Bank of England governor Mervyn King has placed further pressure on the government to cut the public deficit, warning No 11 that "markets can be unforgiving".
Mr King acknowledged in his speech to the University of Exeter that a "perfectly sensible debate" existed about the timing of when to reduce Britain's structural deficit, the main consequence of Alistair Darling's 2008 Pre-Budget Report, as part of the current "temporary fiscal stimulus".
In an appeal to the chancellor to announce action in the pre-election Budget, Mr King cited Federal Reserve Ben Bernanke's comments that "neither financial stability nor healthy economic growth" will be achieved if fiscal imbalances are not quickly addressed.
"The chancellor has made clear that the spring Budget provides the opportunity to do precisely that," Mr King noted.
His predictions about the pace of the economic recovery remained uncertain, especially given the increased question-marks over much of the data emerging at present.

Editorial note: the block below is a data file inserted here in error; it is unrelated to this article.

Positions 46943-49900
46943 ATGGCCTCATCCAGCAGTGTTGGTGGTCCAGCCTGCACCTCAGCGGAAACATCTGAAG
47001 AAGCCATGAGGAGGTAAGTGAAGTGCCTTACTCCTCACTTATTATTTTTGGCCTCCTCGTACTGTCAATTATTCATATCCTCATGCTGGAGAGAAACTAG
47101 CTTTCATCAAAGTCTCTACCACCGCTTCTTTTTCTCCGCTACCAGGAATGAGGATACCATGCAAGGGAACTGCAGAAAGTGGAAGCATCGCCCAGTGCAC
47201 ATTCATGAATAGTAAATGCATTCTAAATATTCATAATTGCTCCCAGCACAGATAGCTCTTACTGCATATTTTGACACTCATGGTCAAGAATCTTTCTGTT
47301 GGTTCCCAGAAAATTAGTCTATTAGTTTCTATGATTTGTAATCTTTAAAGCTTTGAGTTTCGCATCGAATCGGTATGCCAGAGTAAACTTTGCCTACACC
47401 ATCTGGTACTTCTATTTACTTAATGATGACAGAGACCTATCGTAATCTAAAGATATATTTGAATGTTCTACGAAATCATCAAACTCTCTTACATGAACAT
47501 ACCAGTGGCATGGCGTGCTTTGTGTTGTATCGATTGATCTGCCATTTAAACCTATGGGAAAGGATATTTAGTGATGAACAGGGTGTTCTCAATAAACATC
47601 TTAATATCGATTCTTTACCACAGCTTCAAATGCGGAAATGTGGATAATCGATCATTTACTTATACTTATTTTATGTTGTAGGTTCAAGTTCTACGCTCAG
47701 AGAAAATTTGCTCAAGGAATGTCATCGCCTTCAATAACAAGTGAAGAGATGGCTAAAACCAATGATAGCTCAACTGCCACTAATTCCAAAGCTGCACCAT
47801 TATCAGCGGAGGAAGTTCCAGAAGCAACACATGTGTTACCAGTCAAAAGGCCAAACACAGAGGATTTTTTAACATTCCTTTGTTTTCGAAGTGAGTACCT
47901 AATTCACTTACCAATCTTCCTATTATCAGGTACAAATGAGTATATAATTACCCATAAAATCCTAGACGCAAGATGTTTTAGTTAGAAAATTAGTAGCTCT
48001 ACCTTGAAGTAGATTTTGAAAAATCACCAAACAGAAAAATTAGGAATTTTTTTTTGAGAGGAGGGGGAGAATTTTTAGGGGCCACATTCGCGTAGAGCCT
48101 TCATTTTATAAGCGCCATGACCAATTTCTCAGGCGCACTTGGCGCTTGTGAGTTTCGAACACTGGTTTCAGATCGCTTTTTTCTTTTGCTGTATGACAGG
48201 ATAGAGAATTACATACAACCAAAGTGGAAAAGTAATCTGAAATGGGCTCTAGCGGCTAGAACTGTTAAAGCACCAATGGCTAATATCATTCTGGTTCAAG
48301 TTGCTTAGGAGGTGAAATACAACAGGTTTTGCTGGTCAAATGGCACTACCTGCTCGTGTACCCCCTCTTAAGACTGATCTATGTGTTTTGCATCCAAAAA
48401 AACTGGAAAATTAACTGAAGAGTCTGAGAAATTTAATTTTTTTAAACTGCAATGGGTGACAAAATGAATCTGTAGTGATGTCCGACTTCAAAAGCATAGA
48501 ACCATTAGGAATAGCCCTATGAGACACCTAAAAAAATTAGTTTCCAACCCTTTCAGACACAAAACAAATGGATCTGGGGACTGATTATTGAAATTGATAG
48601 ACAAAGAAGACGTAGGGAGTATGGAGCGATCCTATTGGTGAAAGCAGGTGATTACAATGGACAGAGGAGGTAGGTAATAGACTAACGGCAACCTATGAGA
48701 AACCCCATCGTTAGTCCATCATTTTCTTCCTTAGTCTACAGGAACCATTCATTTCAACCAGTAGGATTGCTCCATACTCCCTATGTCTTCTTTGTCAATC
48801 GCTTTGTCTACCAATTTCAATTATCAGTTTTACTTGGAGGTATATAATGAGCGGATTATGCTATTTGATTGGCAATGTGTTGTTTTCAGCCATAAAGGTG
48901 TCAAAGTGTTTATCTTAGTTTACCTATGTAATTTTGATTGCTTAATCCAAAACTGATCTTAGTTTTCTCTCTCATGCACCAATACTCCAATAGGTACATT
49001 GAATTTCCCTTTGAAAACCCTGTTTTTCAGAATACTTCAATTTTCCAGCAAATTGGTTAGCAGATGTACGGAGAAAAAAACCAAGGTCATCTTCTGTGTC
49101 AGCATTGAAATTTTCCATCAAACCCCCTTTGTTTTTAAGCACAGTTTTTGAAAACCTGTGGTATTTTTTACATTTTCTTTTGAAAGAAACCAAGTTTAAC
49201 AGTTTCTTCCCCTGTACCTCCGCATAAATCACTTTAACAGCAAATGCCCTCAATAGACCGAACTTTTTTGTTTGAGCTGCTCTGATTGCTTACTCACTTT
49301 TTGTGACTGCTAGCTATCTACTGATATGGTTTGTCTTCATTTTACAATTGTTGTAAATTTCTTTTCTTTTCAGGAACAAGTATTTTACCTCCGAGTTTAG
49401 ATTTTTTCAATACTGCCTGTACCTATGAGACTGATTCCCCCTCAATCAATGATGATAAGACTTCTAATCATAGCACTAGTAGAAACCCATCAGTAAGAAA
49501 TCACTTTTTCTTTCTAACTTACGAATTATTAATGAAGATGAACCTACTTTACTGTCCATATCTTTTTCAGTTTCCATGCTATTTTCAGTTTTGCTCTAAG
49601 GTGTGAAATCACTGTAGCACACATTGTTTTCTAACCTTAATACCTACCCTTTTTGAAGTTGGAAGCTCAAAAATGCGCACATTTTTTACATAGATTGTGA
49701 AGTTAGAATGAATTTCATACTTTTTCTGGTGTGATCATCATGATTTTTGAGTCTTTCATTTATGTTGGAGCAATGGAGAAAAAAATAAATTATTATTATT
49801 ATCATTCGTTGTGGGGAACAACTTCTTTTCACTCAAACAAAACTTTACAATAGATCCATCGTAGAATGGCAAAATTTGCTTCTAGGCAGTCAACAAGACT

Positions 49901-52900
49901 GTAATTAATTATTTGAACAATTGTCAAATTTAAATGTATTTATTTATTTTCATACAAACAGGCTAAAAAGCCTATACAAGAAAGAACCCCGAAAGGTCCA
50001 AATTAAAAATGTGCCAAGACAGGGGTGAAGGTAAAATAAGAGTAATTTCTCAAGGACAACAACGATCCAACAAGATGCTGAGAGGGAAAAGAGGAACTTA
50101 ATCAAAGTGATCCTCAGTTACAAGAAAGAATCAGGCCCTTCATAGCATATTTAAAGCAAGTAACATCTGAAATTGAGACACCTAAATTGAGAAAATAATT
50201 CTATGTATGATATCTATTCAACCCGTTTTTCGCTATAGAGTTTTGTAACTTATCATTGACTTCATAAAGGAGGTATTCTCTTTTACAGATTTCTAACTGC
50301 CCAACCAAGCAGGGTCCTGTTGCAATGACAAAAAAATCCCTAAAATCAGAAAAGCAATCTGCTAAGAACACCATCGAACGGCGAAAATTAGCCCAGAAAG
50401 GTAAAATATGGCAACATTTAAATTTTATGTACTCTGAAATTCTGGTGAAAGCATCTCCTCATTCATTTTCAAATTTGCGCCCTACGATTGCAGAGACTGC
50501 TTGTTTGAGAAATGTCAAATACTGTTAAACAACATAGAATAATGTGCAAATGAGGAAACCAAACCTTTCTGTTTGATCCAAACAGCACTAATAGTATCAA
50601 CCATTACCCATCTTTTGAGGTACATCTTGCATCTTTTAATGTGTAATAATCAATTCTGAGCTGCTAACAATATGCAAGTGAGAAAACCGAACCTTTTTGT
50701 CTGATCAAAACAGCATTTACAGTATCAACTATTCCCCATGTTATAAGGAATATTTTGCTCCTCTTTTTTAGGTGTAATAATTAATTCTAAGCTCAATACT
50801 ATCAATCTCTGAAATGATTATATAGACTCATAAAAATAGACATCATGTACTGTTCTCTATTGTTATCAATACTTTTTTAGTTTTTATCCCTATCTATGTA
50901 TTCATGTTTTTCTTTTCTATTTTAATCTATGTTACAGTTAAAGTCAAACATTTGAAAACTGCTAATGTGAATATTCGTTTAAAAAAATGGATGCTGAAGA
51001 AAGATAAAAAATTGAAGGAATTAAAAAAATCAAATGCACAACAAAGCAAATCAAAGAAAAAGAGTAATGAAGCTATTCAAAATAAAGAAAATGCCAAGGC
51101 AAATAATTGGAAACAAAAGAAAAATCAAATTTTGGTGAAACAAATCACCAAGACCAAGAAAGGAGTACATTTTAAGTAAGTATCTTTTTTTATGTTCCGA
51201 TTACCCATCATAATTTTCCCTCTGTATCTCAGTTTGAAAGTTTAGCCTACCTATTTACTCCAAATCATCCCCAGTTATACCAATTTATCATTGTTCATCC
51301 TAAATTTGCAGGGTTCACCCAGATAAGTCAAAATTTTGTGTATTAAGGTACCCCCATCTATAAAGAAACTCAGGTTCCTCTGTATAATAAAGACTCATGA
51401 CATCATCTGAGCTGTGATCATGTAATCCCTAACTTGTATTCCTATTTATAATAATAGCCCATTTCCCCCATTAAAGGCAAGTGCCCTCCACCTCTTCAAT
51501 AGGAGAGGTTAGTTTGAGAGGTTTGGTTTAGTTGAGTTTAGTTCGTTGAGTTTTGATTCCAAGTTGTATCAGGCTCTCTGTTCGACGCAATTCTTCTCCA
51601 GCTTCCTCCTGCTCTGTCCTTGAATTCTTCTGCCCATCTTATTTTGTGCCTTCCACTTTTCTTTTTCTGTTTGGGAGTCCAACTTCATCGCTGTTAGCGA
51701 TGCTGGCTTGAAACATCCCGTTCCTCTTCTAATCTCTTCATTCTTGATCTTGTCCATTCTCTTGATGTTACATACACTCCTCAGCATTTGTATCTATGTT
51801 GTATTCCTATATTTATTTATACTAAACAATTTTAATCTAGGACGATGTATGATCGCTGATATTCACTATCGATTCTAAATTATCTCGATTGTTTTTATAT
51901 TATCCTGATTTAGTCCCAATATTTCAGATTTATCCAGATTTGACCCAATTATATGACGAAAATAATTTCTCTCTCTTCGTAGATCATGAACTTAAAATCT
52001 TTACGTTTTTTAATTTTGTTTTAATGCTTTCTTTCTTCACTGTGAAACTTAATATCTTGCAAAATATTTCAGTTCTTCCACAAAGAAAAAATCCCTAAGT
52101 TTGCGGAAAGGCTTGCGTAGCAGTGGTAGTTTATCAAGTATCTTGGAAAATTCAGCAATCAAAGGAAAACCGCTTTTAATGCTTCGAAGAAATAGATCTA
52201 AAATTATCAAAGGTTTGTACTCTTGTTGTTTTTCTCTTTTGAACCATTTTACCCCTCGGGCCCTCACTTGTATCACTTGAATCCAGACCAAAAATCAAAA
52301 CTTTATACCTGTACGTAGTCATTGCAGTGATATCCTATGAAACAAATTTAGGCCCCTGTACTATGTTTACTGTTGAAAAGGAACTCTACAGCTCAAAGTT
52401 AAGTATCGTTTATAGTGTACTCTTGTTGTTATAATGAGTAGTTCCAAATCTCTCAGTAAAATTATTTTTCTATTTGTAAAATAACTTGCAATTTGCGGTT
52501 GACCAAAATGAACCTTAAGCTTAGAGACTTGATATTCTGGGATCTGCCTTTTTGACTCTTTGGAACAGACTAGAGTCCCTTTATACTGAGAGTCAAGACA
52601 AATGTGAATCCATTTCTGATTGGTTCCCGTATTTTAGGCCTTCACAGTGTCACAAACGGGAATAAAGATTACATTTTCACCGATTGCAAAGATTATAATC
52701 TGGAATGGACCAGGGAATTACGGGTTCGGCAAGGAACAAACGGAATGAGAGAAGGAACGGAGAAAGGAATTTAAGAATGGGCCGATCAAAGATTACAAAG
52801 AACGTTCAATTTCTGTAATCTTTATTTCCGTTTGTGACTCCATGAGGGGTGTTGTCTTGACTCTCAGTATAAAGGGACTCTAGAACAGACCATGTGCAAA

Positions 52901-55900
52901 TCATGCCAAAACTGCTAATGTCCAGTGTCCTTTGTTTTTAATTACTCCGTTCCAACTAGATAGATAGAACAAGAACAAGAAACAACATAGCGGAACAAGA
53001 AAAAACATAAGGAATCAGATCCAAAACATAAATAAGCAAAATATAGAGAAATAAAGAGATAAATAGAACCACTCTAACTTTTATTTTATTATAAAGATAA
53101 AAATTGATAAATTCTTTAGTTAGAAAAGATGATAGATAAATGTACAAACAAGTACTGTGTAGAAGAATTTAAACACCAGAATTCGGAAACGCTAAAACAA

Figures released yesterday showed December's consumer price index inflation jumped to 2.9 per cent from November's 1.9 per cent, the biggest monthly leap since records began.
"Ten years ago, I described how movements in macroeconomic data can sometimes bear a 'resemblance to old-fashioned disco dancing - sharp movements in unpredictable directions creating much excitement, accompanied by a good deal of noise'," Mr King added.
"Over the next few months, the data are likely to be dancing particularly vigorously under the influence of the reversal of the VAT cut, a turnaround in the stock cycle and even the effects of the recent cold weather."